Eric Moody: Lopsided trades are the main cause of disagreement in my home leagues. Each person views players differently. If your perception doesn't match the others, it can lead to conflicts. Midway through the season, a fantasy manager was questioned and started trading away his best players. This didn't go well with the commissioner, nor the other league officials.

Eric Karabell While I can't claim that an injured reserve situation ever caused me to riff, it is common for us to see unbalanced trades between one team and another that causes friction and sometimes (and foolishly) ends friendships. It is shameful. It is hard to prove collusion.

Bowen: I used to be in a league that had this scoring system. I made up all the stuff. Exercisive plays, for instance, can lead to absurd points. You're playing against Derrick Henry, and he runs a 50-yard touchdown. Okay, now you're down 70 points. Brutal. The scoring structure was controversial and caused heated discussions about who was more likely to be on the roster. Yes, I no longer play in that league. I'm happy with simple scoring, or without scoring.



Mike Trout speaks out on the fantasy football controversy between Tommy Pham (Joc Pederson)

How can commissioners help team managers who disagree?

Berry: You must act quickly and clearly. There was a podcast segment called “Hard Justice”, where we would discuss these types of cases. You can get feedback from the league, and then you can make a decision. That should be it. The matter can be discussed during the offseason. The league I play in has a competition committee of three people (which the commish isn’t part of). This is where people can appeal against the commissioner's decision. There's also an alternate member for the committee in the event of a dispute with the commish. I am happy with the league's long history and have no complaints about it.

Clay: A clear set of rules before the season begins is the best way to avoid drama. You can find an edge that does not violate rules, great for you. It's called gamesmanship. This is called gamesmanship.

Tristan H. Cockcroft: The The commissioner's most important function is to be fair and firm, as well as prompt with rulings. While you will never reach agreement on any rule-related matter, your leaguemates and friends will respect you more if you consult with both sides in the dispute (as well as anyone else who may be affected), make a rational decision, and then deliver it strongly.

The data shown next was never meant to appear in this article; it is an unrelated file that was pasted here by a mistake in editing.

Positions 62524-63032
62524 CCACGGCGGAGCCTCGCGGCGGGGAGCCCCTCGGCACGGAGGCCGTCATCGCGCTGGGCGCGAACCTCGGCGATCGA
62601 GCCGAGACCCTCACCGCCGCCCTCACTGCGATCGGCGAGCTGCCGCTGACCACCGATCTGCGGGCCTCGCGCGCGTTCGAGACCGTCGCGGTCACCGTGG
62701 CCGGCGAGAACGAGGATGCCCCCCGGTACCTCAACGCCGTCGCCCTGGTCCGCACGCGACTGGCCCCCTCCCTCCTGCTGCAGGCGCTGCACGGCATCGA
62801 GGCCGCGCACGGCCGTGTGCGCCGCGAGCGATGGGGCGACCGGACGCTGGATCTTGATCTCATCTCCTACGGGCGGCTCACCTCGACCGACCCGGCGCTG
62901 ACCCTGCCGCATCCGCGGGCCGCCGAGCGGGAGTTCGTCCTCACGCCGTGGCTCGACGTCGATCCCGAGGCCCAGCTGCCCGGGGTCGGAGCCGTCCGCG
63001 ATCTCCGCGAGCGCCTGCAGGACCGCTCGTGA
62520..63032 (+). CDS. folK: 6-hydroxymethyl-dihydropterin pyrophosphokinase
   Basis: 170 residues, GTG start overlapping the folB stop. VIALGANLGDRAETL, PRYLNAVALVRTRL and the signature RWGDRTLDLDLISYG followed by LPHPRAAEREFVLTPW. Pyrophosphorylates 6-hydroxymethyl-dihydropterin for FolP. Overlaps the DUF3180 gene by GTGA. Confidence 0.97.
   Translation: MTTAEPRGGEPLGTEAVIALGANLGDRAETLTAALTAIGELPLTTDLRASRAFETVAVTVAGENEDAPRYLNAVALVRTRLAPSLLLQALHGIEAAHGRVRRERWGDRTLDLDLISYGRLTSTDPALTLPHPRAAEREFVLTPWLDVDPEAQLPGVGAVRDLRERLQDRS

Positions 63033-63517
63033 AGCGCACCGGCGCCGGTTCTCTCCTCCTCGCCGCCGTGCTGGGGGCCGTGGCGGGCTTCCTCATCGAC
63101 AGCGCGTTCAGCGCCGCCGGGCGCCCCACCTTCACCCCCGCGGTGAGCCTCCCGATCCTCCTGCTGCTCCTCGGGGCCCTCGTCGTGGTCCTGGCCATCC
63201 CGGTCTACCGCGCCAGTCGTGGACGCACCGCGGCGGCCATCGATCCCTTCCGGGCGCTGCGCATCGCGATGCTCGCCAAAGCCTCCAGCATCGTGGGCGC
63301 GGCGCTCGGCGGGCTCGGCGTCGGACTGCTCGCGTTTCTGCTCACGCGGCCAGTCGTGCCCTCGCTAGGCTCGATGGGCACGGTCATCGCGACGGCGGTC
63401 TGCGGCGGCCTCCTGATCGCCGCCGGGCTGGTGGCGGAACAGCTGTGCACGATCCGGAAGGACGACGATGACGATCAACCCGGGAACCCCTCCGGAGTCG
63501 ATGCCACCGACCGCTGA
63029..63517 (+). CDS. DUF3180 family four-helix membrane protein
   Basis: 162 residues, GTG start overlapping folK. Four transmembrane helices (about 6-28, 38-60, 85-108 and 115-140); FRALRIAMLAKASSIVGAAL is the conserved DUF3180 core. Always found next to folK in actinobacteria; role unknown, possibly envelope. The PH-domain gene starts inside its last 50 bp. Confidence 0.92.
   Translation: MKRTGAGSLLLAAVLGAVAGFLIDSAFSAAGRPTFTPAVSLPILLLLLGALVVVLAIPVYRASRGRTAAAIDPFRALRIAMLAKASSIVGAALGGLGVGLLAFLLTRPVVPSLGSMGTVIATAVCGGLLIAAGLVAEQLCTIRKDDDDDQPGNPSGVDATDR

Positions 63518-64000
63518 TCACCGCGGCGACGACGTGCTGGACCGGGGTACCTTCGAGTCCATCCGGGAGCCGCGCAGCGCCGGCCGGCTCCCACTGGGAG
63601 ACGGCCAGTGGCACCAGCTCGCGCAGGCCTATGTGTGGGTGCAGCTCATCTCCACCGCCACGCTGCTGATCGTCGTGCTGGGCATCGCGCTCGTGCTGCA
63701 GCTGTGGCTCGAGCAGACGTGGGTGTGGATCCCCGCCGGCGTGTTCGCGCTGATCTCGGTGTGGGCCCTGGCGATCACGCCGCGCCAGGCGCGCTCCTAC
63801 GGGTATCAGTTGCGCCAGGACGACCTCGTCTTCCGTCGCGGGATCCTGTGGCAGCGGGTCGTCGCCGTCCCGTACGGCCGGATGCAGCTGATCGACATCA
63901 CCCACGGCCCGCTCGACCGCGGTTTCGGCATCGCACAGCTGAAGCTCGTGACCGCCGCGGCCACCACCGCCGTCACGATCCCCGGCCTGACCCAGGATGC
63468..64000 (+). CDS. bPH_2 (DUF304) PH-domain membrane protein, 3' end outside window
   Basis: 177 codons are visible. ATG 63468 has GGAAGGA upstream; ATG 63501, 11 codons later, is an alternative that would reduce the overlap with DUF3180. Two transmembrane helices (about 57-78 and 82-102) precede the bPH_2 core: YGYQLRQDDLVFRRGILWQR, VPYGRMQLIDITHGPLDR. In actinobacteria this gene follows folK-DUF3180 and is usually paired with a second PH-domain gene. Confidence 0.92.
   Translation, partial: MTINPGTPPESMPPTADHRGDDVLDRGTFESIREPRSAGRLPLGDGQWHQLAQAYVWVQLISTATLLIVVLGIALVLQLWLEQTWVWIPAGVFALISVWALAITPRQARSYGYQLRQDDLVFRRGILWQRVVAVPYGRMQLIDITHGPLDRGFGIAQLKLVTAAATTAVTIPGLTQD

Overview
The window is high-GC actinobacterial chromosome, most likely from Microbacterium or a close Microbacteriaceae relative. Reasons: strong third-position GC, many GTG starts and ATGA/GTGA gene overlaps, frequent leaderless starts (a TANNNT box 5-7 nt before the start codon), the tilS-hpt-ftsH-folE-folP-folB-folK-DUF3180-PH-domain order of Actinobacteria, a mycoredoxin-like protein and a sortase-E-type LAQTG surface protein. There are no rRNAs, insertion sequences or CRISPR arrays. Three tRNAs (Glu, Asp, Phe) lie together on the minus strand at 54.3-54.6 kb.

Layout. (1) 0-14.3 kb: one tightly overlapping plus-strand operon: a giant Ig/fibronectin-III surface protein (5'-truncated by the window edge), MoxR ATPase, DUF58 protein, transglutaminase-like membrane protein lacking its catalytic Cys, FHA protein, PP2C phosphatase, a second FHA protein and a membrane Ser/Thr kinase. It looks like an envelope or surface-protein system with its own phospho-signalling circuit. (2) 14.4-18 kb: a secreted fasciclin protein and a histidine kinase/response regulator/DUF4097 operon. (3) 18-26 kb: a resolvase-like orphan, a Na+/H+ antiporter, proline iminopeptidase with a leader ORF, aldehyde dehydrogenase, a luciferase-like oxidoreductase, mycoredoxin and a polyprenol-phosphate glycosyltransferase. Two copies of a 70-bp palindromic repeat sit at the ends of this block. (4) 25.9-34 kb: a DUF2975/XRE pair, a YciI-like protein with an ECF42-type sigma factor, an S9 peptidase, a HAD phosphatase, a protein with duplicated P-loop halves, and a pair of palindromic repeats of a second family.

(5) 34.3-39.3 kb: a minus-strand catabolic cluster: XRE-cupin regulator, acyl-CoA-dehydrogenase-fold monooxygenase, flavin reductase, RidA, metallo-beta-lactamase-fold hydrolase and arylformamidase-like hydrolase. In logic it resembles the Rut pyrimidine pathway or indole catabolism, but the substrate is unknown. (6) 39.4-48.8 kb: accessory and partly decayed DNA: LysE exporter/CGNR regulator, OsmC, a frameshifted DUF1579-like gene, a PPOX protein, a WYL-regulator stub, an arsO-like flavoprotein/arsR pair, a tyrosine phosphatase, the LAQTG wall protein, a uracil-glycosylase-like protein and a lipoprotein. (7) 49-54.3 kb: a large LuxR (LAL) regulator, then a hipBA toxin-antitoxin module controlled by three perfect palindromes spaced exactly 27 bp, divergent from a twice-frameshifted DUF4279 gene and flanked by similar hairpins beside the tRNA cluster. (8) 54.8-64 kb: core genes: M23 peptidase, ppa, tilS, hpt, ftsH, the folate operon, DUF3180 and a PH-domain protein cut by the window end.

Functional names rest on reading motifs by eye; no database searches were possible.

How can you deal with a team manager trying to bend the rules?

Cockcroft Loopholes are sought by people all the time. If the rule is not in the constitution, I will make a fair judgement and amend it if necessary during the offseason. If it's another person in the chair of the commish, I make that recommendation. If you make a deliberate effort to break the rules, it is a zero-tolerance matter and you will be disqualified/out. People looking for loopholes are also advised that a 300-page constitution is not something they want.

Bell: Follow the rules, or you won't be able to play. It's not fair to make exceptions, especially if they are made by a sneaky team manager. Although there may be exceptional situations or circumstances (e.g., the health of a team member, a family emergency), these are unlikely to warrant rules modifications.

Moody: Transparency is crucial. Transparency is key. The commissioner should communicate with the league his or her observations and explain why certain rules are necessary and how they fit into the league's structure. Don't wait for problems to arise. It's better for a commissioner if it can be predicted.

Karabell: To close loopholes or ambiguities in the rulebook, update it. If a league gets out of control, you can join many other leagues. It doesn't matter if I don’t enjoy the league. It's not unless Mike Trout runs it. If that were the case, I would stay there forever.

Parting thought…

Karabell: There are many things to worry about in the world, including fantasy football. Enjoy it. It's there for a reason.